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Robbery leads to brawl, standoff

Two arrested in Canyon Country caper

Posted: July 6, 2009 10:07 p.m.
Updated: July 7, 2009 4:55 a.m.

Twenty-six-year-old Joshua Baker is placed under arrest for robbery Monday afternoon. For about six hours, Baker and an unknown female barricaded themselves in his apartment where they were taken out by the SWAT and sheriff's deputies around noon Monday. Jakes Way and Sandy Drive were taped off by sheriff deputies from around 6 a.m. until noon.

 
What began as a purse-snatching in Canyon Country spun wildly out of control Monday when one suspect punched a sheriff's deputy and another holed up in a nearby apartment for hours with his girlfriend, authorities said.

Daren Knutson, 39, and Joshua Baker, 26, were arrested in the incident, said Los Angeles County sheriff's Lt. Tom Bryski - Knutson on suspicion of the robbery and assaulting a sheriff's deputy and Baker on suspicion of robbery.

At about 5:45 a.m., a woman flagged down a car and asked the motorist to call police. She said two men had punched her and snatched some items out of her purse.

She pointed sheriff's deputies to Knutson and Baker. They went to question Knutson and things got messy.

"(Deputies) went to detain him, and the fight was on," Bryski said.

Knutson punched one deputy in the mouth and struggled with deputies for several minutes before they were able to handcuff him.

The deputy and Knutson were each treated for minor injuries they received in the scuffle.

Investigators then went to Baker's apartment, but he wouldn't answer, said Sgt. Derrick Ballentine.

Dozens of deputies then amassed along Sierra Highway and taped off a cul-de-sac outside Baker's apartment at Sandy Drive at Jakes Way, in one of Canyon Country's most crime-plagued areas.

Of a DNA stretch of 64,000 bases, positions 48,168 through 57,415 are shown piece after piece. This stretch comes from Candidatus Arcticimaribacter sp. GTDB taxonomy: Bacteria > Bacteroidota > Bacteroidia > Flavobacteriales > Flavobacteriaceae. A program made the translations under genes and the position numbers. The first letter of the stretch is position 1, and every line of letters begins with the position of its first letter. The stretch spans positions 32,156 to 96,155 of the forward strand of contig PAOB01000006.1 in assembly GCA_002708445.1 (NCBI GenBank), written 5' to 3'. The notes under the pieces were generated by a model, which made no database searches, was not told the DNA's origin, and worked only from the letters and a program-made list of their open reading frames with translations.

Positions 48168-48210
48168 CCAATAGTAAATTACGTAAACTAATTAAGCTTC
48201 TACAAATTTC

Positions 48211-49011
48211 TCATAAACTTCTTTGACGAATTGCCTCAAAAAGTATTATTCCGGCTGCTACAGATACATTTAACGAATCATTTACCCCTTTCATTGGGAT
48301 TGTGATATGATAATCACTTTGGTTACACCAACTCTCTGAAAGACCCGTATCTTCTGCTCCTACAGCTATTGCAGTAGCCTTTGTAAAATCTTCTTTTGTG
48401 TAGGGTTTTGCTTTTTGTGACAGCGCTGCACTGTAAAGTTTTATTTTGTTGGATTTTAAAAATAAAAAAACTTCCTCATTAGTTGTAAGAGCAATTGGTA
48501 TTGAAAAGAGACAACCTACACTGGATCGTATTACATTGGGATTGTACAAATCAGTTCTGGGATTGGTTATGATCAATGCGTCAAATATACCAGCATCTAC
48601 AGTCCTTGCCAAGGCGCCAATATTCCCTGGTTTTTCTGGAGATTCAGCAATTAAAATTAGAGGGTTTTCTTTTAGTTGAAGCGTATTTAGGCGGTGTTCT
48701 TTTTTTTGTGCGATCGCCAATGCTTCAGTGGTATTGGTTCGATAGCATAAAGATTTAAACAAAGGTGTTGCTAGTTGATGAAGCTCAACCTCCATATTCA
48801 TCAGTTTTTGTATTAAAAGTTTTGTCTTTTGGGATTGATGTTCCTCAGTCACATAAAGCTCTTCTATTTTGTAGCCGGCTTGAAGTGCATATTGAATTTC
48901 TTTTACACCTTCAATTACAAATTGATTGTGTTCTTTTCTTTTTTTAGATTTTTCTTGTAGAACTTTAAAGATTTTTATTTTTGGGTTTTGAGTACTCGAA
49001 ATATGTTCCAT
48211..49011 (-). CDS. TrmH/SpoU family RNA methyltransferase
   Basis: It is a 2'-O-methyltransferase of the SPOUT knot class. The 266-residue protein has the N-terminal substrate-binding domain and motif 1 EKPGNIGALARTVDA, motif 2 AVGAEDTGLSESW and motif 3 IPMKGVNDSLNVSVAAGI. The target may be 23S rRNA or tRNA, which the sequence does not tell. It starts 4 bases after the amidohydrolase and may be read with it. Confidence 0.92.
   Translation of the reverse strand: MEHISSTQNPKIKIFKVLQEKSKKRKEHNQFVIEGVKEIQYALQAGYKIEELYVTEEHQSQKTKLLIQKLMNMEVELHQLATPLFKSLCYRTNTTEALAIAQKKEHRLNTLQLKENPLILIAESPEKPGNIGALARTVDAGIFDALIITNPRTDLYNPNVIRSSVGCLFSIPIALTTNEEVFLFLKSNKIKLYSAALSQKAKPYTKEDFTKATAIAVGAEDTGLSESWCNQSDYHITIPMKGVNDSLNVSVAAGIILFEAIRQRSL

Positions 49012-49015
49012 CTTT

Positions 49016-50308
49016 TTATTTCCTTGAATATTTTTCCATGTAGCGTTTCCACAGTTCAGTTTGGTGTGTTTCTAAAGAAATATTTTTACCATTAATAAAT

They tried calling Baker's phone and shouted for him to come out, but got no response, Ballentine said.

For about six hours, several people who lived in the apartment complex were stuck outside the police tape.

Resident Atanacio Santander, 42, woke his wife and children and whisked them to a nearby fast-food restaurant when the sheriff's deputies arrived in force. He said he lived next door to the apartment they were focusing on and feared the worst.

"I was scared of a bomb or something, because I had never seen so many police in my life," said Santander, who has lived there about three years.

Sabrina Zamora, 19, who also lives on the block, said police cars are a part of the neighborhood's scenery.

How often?

"Only when they raid houses ... about three times a month," she said.

Bryski said the area tends to see a lot of police and crime activity, but actual raids on houses are rare.

About a half hour before the arrests, a tired Santander paced in front of the yellow police tape, saying his family was rapidly growing tired of the restaurant's ambience and they just wanted to go home.

"I just signed my lease contract two days ago," he said. "Shoot, I don't know now."

Signal photographer Francisca Rivas contributed to this report.

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